Quick, who are the most influential people on LinkedIn?
What about Google+?
How about Path?
The reason you don’t hear of mega-personalities as much on some social networks is because increasingly, networks are becoming more private. Think about it for a few moments and you realize this makes total sense. You don’t see everything posted to Google+ because much of it is posted just to specific circles. Only the search giant knows what’s been shared.
You don’t see much of anything posted to Path ever. Yet if you think about it, that’s its very charm – hidden away from the world, a place where a few select friends can gather that isn’t like other networks.
Even major services like LinkedIn and Facebook have groups that are access-controlled, where the motto of the group is Fight Club-esque: the first rule of the group is not to talk about the group.
What this means for you, the marketer, is this: your ability to detect “influence” in a quantifiable way (a la social media scores) is largely worthless when trying to find and enter these private communities. There’s simply no way to understand how influential someone is in a private setting where tools that rely on public data can’t reach or see.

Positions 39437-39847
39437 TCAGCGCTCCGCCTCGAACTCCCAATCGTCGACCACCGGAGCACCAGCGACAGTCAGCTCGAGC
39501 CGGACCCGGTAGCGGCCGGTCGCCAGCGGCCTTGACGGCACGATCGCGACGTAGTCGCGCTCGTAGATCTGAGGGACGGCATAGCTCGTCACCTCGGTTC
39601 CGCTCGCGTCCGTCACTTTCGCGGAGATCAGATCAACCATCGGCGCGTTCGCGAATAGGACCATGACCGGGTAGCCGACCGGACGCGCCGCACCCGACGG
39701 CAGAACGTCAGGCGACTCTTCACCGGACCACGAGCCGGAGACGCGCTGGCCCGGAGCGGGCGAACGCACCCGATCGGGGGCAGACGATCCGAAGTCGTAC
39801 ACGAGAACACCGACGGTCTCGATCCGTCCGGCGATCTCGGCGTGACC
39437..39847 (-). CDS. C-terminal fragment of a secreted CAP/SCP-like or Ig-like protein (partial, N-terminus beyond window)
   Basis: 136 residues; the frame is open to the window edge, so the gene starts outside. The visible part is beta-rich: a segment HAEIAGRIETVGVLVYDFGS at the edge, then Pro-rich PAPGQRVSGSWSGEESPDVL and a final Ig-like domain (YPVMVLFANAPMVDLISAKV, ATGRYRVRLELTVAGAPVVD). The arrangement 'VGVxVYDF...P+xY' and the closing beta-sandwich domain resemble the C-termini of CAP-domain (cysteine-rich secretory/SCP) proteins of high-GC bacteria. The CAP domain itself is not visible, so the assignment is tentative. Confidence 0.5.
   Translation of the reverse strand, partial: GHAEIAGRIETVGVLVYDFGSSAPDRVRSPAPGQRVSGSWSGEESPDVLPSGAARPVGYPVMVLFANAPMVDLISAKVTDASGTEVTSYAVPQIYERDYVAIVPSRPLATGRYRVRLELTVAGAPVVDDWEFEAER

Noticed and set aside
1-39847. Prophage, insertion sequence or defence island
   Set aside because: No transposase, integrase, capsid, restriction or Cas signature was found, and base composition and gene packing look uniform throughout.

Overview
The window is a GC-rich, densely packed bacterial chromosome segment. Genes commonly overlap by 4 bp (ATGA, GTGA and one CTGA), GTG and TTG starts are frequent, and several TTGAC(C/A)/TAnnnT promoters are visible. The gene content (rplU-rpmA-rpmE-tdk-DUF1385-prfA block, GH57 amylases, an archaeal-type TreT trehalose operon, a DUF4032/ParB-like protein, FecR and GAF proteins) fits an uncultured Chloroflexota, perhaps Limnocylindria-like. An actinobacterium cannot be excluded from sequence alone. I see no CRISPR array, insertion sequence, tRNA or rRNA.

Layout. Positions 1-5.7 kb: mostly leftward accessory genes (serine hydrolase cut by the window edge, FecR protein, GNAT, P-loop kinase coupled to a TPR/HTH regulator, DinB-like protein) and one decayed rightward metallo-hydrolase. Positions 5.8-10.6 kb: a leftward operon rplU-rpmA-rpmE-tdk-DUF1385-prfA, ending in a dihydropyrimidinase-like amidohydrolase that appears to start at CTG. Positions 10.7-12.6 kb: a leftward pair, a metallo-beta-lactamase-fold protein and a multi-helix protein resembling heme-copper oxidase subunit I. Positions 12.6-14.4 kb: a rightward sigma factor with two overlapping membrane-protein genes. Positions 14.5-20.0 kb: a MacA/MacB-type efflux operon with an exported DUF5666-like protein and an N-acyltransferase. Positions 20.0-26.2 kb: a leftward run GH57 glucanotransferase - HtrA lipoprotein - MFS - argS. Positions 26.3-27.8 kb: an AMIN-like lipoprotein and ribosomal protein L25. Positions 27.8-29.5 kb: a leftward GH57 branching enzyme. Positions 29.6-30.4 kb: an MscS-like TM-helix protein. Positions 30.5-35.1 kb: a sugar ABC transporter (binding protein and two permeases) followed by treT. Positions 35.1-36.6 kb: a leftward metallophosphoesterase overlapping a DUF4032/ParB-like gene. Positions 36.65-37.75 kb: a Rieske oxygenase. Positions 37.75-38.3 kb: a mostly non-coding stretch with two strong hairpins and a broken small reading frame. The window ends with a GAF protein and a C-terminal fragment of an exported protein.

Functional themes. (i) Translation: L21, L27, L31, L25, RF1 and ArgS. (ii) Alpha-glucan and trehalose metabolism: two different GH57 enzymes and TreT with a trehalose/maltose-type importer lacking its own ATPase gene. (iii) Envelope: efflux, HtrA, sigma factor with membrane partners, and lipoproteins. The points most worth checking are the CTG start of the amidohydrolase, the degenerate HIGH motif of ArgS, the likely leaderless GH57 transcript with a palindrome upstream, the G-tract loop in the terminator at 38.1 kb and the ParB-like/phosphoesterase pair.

Think about that for a second. If you’re trying to reach CEO X who’s friends with me on Path or in my private LinkedIn group, you can’t see that I’m influential to this person or his community, and thus if you rely on influence scores (which are based only on public data), you’ll never know about my level of influence with your target.
More important, there’s no way for you to enter these private settings and do any serious marketing, because they’re hidden from you. So how do you get in? How do you develop and grow your access to private networks? Let’s talk about that some more this week. In the meantime, the takeaway for today is recognizing that influence scores are worthless when it comes to private communities – and that private communities are an ever-increasing trend.
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